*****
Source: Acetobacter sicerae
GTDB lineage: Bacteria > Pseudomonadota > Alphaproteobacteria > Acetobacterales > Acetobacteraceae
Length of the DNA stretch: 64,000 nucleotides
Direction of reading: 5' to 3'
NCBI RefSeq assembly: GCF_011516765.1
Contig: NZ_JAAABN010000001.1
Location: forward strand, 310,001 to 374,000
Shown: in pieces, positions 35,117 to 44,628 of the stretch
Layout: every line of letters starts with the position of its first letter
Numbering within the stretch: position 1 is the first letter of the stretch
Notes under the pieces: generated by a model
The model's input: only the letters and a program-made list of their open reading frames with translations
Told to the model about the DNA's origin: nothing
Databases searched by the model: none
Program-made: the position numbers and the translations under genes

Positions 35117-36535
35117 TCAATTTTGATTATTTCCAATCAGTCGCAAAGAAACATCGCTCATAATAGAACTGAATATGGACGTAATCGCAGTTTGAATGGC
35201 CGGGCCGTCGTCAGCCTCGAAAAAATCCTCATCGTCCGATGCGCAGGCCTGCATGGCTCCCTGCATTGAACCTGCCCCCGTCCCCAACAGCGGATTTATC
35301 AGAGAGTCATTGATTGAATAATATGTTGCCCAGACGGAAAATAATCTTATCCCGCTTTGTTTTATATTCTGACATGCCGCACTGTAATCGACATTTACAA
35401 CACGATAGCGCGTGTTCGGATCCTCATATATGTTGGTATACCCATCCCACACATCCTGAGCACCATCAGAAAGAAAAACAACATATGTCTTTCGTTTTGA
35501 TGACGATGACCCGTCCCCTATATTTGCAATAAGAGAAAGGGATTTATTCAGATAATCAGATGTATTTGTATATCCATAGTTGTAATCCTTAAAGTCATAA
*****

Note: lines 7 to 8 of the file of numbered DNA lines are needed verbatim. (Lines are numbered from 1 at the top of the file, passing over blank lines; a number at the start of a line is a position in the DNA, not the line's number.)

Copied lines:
Location: forward strand, 310,001 to 374,000
Shown: in pieces, positions 35,117 to 44,628 of the stretch